Me: Maybe. But then I got caught up with stats and comments and wanting people to like me.
Me: You know, this whole Easter Bunny Cake thing is a lesson. Nearly 1600 views in the last 30 days, and almost 900 of them in the last seven days. And look at my comments this last week. I hear crickets. Blog stats are meaningless gauges of success. I do need to go back to writing for me. I need to write about what I want, instead of what I think other people might want. I don’t know what other people want.
So, starting yesterday, I’m going back to writing for me. And I’m going to try my hardest not to care whether you like it or not.
Life goes by FAST. I’m so busy living it, I forget how fast. If I’m not careful, I can spend so much time trying to check things off my computerized (and nagging internal) to do list that I can arrive at the end of the day without having even one non-task related thought. For me,
Journaling slows things down. When I write, I think. I need to think. About things other than deadlines, carpool, permission slips, doctor appointments, haircuts, cats with diarrhea, groceries, vacuuming . . . there goes that internal to do list again. I need to reflect and I can’t see my reflection in the swimming pool if I’m always scooping leaves off the surface. Journaling is a float and a cool drink. The leaves can wait for ten freaking minutes.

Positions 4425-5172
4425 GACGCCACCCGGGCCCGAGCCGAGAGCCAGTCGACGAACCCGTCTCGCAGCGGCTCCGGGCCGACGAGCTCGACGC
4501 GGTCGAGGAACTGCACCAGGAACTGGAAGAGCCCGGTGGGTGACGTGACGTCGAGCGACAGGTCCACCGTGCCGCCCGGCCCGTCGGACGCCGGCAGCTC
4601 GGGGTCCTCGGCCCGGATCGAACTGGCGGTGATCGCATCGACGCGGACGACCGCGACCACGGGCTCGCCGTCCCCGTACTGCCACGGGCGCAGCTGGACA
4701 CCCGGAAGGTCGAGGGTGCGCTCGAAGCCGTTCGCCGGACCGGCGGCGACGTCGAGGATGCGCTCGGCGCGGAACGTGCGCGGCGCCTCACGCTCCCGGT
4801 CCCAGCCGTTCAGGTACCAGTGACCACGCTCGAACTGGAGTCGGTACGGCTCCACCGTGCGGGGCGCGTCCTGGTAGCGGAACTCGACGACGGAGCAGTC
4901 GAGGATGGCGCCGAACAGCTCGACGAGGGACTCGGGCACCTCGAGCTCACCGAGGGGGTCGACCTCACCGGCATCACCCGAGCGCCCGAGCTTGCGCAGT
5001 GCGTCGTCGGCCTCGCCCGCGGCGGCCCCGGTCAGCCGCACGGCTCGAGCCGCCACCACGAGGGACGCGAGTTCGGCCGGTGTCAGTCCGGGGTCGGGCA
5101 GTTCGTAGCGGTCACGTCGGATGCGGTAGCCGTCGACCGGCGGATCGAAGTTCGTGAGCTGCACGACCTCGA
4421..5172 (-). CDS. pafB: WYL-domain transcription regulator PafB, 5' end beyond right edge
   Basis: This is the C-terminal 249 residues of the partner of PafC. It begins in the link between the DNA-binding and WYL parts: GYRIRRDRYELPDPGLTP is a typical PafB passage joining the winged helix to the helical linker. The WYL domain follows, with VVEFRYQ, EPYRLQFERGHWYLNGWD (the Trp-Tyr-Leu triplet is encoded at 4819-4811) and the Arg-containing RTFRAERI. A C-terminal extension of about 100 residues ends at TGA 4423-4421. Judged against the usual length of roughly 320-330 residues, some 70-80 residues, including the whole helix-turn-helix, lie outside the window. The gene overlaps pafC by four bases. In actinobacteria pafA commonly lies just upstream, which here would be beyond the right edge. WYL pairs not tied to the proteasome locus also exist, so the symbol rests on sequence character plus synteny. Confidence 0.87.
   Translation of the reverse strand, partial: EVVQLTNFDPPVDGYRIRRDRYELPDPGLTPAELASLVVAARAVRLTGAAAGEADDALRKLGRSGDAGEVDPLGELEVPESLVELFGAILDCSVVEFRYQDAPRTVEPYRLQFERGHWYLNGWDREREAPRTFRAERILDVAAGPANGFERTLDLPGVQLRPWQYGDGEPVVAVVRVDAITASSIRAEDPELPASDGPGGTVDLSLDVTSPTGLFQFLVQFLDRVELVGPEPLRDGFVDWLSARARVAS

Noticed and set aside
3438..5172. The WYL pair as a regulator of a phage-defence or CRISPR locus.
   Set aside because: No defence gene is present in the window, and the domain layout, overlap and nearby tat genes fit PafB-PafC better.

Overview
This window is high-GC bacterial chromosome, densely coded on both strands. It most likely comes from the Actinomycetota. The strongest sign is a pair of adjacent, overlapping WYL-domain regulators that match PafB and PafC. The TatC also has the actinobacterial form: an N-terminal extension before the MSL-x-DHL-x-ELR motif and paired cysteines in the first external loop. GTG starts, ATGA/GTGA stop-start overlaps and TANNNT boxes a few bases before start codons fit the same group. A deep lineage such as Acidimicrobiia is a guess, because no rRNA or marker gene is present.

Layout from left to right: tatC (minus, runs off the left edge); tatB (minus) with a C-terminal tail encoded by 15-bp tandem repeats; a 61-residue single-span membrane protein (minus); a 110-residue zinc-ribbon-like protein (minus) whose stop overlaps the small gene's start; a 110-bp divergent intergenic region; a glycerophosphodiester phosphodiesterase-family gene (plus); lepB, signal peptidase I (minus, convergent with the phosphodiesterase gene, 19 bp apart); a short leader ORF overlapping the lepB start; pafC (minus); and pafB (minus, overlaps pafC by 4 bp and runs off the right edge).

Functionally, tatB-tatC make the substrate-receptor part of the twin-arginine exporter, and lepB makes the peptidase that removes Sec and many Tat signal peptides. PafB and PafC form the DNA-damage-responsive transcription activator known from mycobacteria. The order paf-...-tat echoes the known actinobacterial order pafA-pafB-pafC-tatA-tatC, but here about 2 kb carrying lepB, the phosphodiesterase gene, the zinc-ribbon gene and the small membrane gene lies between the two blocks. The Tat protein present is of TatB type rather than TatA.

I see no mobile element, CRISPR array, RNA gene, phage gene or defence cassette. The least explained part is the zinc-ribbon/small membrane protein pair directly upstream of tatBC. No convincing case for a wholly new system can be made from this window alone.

Journaling reminds me of the past. Recorded data points help me make conscious, intentional (and, hopefully, better) choices today. I can avoid repeats of negative situations if I can remember what got me into a mess in the first place. When I write about a successful outcome, sometimes I can identify what I did and do it again. I can learn from both my losses and my wins. But only if I remember them.